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Most emergency plans address food, water, communications, and the basic necessities. Often overlooked is a means to generate electricity every day. Creating electricity typically needs fuel of some sort. In long term emergencies fuel will run out and become scarce. So, let’s look to the sun to create energy because easy access to fuel may be difficult should we have a lengthy power outage.


The grid and infrastructure is extremely reliable and yet fragile at the moment the Cascadia Subduction Zone (CSZ) event occurs.  Studies warn us that the electrical infrastructure and interconnections throughout the distribution systems will be compromised all over the county when a large earthquake hits. If we store food, water, have plans to handle waste, a temporary shelter and can generate electricity we are more resilient and can stay put.  Using our own power to aid recovery operations, we can mitigate risks and threats to our survivability.


Our dependence on the grid keeps us secure, but also blinds us to how necessary having a backup power plan can be. Picture night without light, imagine no refrigeration, no communications outside our neighborhood and no grid power for days or months.  Life will be different.  


We have seen the damage and how the long-term effects of hurricane Maria can completely upset the electrical infrastructure and totally disrupt life on a significant sized island. Let’s not wait for our disaster to hit before establishing a better plan to have power without the grid so we are able to function and be part of the solution not the problem.

Back-up Power Options for Homes
  1. Full electrification – Installing solar panels with battery back-up and potentially an EV can give you full off-grid electrical support. 

  2. Natural gas generator – can be expensive ($6000+) but hooks up to your gas line for continuous use. Do not expect that natural gas will be available after the Cascadia earthquake. - CLICK HERE FOR MORE INFO

    1. Generac Amazon LINK​

    2. Generac Dealer LINK

    3. Local Installer LINK

    4. Generac Generator Sizing Calculator LINK

  3. Electric vehicle with bi-directional charging – Ford F-150 Lightning, Nissan Leaf, Tesla Cybertruck, Chevy Silverado, Chevy Blazer and Cadillac Lyriq all offer Vehicle to Home bi-directional charging now. Tesla and the rest of GM’s EVs plan to have it within the next two years. The home interface system can be expensive. Ford uses Sun Run and the total cost with installation approaches $9,000. The largest battery in a Ford F-150 Lightning is 131 kWh, comparable to about ten Tesla Powerwalls. Ford estimates that this will give you enough energy to power your home from 3 to 10 days depending on how your power is rationed. - CLICK HERE FOR MORE INFO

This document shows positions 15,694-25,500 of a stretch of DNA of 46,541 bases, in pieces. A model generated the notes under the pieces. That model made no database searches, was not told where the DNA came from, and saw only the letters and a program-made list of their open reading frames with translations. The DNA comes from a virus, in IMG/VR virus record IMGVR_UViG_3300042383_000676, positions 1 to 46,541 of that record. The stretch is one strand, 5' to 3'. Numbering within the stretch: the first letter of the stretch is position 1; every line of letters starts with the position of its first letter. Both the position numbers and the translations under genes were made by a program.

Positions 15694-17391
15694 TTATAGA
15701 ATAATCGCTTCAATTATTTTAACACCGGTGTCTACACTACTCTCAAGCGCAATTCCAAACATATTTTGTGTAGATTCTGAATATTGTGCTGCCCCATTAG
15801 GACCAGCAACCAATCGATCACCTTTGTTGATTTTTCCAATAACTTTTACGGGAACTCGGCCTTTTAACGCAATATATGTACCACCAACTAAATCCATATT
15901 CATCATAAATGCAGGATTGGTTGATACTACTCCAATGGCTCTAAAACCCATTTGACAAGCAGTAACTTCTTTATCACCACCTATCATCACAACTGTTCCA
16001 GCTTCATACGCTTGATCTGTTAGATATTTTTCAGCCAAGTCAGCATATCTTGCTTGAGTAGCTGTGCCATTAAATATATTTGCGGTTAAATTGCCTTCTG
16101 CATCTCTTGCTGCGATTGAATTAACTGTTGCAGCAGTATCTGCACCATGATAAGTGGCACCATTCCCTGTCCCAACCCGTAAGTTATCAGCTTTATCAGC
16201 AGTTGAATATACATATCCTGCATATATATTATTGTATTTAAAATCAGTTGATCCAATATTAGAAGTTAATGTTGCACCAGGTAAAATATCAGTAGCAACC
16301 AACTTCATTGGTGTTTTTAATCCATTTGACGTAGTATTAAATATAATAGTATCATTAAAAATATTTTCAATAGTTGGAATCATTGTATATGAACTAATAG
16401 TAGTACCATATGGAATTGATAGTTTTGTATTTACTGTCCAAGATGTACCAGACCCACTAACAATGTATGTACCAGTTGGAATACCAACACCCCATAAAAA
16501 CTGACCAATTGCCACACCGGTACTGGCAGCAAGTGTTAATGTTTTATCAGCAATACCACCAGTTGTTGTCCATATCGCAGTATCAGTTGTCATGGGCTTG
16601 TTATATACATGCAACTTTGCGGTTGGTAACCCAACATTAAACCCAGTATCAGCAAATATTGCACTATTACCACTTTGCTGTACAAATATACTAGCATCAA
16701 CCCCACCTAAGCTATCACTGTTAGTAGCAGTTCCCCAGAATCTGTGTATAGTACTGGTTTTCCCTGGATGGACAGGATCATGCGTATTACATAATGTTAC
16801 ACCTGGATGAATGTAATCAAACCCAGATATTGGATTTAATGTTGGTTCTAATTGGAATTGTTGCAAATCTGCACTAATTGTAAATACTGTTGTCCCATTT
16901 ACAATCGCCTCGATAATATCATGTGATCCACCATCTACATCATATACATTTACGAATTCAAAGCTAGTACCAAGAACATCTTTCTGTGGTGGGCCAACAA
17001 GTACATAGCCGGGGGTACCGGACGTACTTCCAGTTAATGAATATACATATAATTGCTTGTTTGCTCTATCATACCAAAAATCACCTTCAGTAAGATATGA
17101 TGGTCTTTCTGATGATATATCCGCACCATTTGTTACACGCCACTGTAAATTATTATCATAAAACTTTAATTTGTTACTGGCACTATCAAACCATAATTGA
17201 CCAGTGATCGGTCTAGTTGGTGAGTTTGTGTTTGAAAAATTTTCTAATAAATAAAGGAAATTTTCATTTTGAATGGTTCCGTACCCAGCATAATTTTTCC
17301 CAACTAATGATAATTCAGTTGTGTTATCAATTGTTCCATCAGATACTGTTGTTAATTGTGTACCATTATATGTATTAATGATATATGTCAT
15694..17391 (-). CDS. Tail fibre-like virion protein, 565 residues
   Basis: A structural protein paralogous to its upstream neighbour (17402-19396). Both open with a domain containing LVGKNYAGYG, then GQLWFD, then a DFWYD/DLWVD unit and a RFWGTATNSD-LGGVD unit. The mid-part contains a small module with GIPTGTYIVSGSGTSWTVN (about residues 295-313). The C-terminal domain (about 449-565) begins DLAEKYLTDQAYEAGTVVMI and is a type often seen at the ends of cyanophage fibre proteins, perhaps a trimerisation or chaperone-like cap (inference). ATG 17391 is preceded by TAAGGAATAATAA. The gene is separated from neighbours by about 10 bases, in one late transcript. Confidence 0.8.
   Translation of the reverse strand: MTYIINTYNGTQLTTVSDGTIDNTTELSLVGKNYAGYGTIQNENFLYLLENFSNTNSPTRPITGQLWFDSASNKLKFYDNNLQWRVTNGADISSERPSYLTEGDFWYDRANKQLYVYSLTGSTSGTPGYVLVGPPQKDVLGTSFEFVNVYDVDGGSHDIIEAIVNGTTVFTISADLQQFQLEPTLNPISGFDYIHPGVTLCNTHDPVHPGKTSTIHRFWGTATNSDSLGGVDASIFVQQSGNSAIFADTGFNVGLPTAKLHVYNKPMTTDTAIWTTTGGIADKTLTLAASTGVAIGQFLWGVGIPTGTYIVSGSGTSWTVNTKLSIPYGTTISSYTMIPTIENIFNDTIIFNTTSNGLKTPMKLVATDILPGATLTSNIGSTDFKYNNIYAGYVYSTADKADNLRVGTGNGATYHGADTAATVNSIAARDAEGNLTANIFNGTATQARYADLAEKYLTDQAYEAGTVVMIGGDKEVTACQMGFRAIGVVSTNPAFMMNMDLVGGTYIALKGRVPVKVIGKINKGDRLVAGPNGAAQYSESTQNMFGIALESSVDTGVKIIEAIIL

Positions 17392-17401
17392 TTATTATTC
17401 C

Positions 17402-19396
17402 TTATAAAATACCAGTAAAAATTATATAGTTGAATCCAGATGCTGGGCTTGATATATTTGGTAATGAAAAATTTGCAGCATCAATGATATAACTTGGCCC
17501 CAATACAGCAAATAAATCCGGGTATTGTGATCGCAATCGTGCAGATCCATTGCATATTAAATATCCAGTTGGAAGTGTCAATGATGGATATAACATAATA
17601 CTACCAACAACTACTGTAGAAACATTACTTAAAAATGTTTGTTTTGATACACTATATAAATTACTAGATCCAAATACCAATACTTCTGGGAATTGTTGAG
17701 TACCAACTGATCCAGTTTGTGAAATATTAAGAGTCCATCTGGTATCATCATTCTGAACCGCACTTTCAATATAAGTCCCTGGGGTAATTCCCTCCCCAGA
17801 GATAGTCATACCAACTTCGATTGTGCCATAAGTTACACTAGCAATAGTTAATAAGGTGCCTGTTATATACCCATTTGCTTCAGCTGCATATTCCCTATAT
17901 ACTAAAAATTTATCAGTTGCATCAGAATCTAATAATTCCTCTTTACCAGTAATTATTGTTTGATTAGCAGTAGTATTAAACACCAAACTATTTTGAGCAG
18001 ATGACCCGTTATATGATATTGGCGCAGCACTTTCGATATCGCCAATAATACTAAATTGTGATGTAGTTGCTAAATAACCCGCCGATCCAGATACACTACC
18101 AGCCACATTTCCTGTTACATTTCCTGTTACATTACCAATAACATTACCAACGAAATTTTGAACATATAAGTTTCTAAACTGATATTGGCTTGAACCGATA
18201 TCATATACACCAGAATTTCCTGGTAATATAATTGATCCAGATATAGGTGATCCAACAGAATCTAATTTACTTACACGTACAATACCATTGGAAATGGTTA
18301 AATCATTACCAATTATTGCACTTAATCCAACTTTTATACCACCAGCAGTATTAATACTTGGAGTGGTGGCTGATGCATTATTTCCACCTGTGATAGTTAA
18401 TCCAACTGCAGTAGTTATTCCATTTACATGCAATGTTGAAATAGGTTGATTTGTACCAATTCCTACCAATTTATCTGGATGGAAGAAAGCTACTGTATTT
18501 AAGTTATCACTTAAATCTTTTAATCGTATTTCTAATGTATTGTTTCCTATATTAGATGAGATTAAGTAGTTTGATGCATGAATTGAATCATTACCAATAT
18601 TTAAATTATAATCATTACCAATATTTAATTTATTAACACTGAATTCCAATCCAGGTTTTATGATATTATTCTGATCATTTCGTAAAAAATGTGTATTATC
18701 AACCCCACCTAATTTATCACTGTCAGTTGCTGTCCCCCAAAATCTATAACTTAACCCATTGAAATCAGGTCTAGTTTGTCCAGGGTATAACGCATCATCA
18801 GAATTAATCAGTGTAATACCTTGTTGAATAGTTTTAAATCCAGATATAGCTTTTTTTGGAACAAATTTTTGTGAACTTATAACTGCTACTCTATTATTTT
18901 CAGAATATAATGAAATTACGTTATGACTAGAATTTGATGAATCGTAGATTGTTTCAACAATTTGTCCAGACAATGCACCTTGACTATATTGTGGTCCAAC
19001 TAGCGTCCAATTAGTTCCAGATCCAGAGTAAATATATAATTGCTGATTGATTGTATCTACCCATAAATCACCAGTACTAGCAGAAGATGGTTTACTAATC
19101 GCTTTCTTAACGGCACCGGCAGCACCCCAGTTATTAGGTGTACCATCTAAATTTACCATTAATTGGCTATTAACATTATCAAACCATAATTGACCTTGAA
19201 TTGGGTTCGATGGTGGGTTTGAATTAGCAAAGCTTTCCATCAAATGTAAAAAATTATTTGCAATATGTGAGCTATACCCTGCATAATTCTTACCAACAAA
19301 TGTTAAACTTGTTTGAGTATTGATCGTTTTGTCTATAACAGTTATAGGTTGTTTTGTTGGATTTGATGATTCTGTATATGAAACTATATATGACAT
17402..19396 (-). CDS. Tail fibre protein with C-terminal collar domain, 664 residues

4. Tesla Powerwall batteries – Each Powerwall provides 13.5 kWh and can run some appliances selectively for about a day. Running a heat pump would require multiple Powerwalls at around $8000 each. You can install up to ten Powerwalls which gives you the same capacity as the F-150 Lightning, but at that cost you might as well buy the truck!

  5. Generator switch on gas furnace connected to inverter battery or small gas generator– can power your furnace as long as the battery or fuel lasts. Battery can be recharged from some EVs, solar panels or a location that has power. Cost: $1000-1900. - CLICK HERE FOR MORE INFO

  6. Portable battery Options – There are several portable battery systems that can power a refrigerator for a day or two that cost between $500 and $4000 depending on how much energy you need. Some use small solar panels to provide extra energy.

  7. Do it yourself combos – of off-the- shelf batteries, solar panels and gas generators.  DIYers will figure out which components to use for their specific situation.

  8. Propane generator - A propane generator can be installed as a permanent option with a large tank that will go for several days. Cost will range up to $5000. This is the same as option #2 but doesn't require a NW Natural account and doesn’t rely on the gas grid being intact.

  9. Gas portable generators – There are portable gas generators for a few hundred dollars that will keep selected appliances going for less than a day before it needs to be refilled.

  10. Wood stove – for heat, cooking, heating water. No electricity. Toxic air quality can build up indoors and should be periodically vented.  Make sure you have an adequate supply of wood!

  11. EV without bi-directional charging – provides periodic warmth, device charging, internet access.

  12. Gas fireplace - vented or sealed to prevent toxic gases from filling the house. Leaving gas stovetops burning to warm the house is dangerous from both a fire and a toxics standpoint.

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